A> Who is currently influencing them? You can tell a lot about who they will influence and how they will go about doing it by knowing who their heroes and mentors are.

B> Who they currently influence? You’ll be able to judge their current level of leadership effectiveness by who they are currently influencing.

C> Is their influence increasing or decreasing? You can tell whether a person is a past leader or a potential leader by examining which direction the level of influence is going.

To be a good judge of potential leaders, don’t just see the person – see all the people that person currently influences. The greater the influence, the greater the leadership potential and the ability to get others to work together. That’s the person you want to mentor. 

More next time…

Looking For a Teachable Spirit

When I am asked to mentor someone I immediately look to see if they have a teachable spirit. Currently, when someone asks if they can come with me and be a part of my team on an international apostolic trip I again look to see if they are teachable. 

And, regretfully, in many cases those wanting to work with me and be mentored by me are simply not teachable. So, my answer is now no. I have to be honest and say that I have too often, in the past, simply wasted my time and effort hoping that the time with them will bring about change and that they will grow as a result of the trip they join me on.

There is only so much time available in a day and I simply don’t want to spend time with people who are not teachable. People who think they know as much as I do. Maybe they do – and, if they do, then honestly they need to look for someone smarted and more experienced than I am. But, in most cases they really are not smarter or better – they simply have a high opinion of themselves, their abilities and they knowledge. An opinion I don’t share obviously.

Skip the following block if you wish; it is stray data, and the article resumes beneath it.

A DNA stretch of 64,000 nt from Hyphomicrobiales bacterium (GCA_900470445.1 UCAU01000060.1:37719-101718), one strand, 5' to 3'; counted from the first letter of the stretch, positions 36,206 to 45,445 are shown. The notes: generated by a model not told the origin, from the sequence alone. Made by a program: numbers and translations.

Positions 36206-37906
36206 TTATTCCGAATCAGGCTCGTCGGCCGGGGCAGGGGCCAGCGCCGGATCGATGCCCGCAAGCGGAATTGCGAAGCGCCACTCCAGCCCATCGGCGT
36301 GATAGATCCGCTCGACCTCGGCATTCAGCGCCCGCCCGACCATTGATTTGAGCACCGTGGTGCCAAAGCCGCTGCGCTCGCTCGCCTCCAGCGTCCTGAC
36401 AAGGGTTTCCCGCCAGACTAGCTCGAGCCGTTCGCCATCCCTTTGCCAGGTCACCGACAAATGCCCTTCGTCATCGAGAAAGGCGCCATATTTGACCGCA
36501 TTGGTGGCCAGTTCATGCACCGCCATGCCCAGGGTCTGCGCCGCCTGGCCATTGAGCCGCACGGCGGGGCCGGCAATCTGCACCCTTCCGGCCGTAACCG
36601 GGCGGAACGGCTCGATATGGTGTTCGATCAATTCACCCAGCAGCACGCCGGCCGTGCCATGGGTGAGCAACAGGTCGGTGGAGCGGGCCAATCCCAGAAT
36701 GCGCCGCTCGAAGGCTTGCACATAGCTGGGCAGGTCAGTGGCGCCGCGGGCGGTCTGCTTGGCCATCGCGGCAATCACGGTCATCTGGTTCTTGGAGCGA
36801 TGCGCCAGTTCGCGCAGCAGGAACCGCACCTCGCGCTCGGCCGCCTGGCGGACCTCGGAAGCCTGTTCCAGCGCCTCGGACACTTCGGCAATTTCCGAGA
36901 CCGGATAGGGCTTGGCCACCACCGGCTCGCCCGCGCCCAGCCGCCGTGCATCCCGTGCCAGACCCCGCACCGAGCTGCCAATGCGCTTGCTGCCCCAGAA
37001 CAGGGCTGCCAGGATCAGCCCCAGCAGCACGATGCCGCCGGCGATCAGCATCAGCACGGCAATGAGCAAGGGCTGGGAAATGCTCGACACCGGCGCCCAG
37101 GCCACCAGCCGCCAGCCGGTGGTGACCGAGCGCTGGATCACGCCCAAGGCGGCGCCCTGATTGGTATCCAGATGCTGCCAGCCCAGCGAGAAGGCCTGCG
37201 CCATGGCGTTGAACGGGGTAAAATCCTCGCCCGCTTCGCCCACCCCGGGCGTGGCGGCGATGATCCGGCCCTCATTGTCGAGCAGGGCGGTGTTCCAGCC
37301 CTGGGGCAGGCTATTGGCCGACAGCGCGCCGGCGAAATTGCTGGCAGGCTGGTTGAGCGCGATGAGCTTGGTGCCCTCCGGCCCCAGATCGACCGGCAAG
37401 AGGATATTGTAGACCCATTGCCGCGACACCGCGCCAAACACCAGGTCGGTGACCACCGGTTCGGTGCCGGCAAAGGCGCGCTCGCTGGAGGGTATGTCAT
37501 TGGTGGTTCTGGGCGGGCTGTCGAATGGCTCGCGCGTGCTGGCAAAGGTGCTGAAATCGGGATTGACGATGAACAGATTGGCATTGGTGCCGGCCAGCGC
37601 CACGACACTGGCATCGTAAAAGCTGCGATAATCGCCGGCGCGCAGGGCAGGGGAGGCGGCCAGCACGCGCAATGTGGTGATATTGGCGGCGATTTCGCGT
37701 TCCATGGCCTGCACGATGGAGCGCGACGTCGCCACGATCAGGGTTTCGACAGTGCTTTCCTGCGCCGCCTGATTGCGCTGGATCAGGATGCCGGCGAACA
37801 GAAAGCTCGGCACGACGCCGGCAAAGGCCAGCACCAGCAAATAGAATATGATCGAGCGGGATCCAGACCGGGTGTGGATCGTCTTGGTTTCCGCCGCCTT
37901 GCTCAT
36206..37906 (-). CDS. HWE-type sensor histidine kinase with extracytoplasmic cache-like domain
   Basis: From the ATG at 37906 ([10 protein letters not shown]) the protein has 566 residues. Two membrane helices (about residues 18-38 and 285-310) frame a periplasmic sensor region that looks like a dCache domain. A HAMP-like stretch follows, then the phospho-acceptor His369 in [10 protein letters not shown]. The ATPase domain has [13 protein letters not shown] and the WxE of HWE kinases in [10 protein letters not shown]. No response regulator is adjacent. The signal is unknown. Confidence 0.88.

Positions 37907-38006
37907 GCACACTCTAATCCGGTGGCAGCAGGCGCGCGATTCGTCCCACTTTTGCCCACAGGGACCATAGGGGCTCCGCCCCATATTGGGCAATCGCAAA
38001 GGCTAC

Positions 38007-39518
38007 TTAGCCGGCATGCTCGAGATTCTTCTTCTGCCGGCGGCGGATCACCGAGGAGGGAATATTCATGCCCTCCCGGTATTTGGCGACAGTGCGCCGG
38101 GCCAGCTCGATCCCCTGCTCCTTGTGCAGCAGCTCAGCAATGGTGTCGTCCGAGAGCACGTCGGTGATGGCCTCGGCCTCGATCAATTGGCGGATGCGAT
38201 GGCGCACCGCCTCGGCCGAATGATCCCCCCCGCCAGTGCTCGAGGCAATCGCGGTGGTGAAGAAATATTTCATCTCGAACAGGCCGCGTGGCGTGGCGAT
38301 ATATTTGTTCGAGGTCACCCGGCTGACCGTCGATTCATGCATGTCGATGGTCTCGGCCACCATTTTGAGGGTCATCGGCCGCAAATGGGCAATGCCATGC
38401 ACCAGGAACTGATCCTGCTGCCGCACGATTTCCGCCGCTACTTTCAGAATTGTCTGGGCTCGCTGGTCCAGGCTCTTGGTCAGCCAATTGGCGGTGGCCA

I also don’t want to waste my time with those who are not serious about growing and developing their gifts, their skills, and their understanding. And, people who are are not teachable and who ignore constructive criticism and valid suggestions for improvement are simply wasting my time.

I am looking for young people who are teachable. Young people who want to grow, develop, and mature in the faith and in life in general. These people are hard to find but when one comes along or you locate one they are an excellent place to invest your time. I immediately make a commitment to a person who is teachable. 

You see, and I say this often, there are only three things you can do with your time – remembering that you have a limited amount of time to use and you cannot save some for later. Three things you can do with time – waste it, spend it, or invest it. I look for people with a teachable spirit so that I can invest in them and not simply waste or spend time.